Thanks to an Ontario Trillium Fund Seed Grant, Kawartha Lakes Food Source (KLFS) has started a Community Kitchen program.
This new program is an opportunity for clients of the Lindsay Community Food Market (a non-traditional food bank owned and operated by KLFS) to grow more engaged in their community and strengthen their food literacy.
Food literacy refers to the skills or ability to use ingredients to prepare healthy, affordable meals, and understand the economic, social, and environmental benefits of doing so. By hosting cooking classes, facilitating a collective kitchen, and providing opportunities for safe food handling training, the program aims to improve the food skills, budgeting, sustainability, and employability of participants.
The cooking class portion of the program will operate in courses which are five weeks long each. In these sessions, KLFS staff and volunteers will provide the ingredients and coaching to make one meal each week. Each course will carry a different theme such as cooking for one, cooking with kids, vegetarian cooking, and cooking with limited equipment.
This piece of the program is currently taking place virtually, with hopes that it will soon be able to transition to in person classes. Aside from cooking, the classes will provide opportunity for conversations on meal planning, meal budgeting, how to source affordable nutritious food, and how to substitute food items in recipes.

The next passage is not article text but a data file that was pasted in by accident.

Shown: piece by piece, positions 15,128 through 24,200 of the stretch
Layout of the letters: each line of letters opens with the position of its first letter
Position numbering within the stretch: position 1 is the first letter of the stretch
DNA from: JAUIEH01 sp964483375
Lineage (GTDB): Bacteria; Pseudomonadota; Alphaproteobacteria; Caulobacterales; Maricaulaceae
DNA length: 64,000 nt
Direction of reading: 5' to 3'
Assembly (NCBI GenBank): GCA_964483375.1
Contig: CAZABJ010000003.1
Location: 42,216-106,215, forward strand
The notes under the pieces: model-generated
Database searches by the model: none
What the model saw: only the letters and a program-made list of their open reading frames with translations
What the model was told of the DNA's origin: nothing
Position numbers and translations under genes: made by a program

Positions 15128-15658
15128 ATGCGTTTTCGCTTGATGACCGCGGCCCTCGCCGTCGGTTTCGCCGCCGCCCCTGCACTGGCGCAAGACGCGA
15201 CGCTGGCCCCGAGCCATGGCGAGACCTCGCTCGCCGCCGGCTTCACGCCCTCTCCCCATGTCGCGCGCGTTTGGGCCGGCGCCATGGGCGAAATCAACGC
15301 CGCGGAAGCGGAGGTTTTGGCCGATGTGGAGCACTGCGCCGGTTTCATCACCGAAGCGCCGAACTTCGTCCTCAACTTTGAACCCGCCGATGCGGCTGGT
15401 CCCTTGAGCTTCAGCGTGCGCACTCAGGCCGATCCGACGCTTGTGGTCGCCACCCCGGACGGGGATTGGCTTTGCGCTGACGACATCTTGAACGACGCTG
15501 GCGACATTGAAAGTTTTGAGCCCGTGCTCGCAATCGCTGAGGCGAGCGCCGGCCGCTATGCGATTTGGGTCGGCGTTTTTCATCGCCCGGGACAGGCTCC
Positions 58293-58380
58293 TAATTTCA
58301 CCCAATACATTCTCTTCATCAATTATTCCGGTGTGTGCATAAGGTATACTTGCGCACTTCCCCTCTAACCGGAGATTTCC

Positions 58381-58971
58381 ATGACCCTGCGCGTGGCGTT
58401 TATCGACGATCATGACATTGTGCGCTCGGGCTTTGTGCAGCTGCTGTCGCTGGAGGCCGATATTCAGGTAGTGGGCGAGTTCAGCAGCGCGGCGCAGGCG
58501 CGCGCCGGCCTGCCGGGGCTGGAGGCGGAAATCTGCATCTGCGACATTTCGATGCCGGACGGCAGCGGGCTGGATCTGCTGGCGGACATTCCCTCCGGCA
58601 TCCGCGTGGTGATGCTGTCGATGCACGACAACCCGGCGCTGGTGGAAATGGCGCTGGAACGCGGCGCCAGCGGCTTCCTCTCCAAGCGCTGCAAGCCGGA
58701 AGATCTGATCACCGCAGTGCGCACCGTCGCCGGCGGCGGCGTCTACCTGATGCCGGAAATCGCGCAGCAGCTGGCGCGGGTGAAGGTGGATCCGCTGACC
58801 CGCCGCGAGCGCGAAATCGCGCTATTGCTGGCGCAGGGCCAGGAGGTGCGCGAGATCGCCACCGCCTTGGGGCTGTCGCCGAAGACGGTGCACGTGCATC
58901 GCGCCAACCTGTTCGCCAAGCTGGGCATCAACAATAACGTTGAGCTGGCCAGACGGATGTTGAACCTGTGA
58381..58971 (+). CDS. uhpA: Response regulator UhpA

Alongside the cooking classes, the Community Kitchen program will facilitate a collective kitchen. This is an opportunity for clients of the Lindsay Community Food Market to prepare meals together. A portion of the meals made will be distributed amongst those who prepared it, and a portion will also be put into inventory of the food bank for other community members to enjoy. The collective kitchen is an opportunity for clients to collaboratively learn, cook, and make community connections.
In addition to the two in-kitchen parts of the program, KLFS will also cover the costs and support clients to become certified in safe food handling through our local health unit. This not only allows clients to learn safe food practices but increases their employability skills.
“Typically, food banks have a higher supply of ingredients rather than ready-to-eat food. The Food Literacy Program aims to teach clients how to use staple ingredients in the kitchen,” says Emma Wood, the Community Kitchen Coordinator. “Our goal is to have clients confident in their ability to use and substitute ingredients and adjust recipes to use what they have in their pantry.”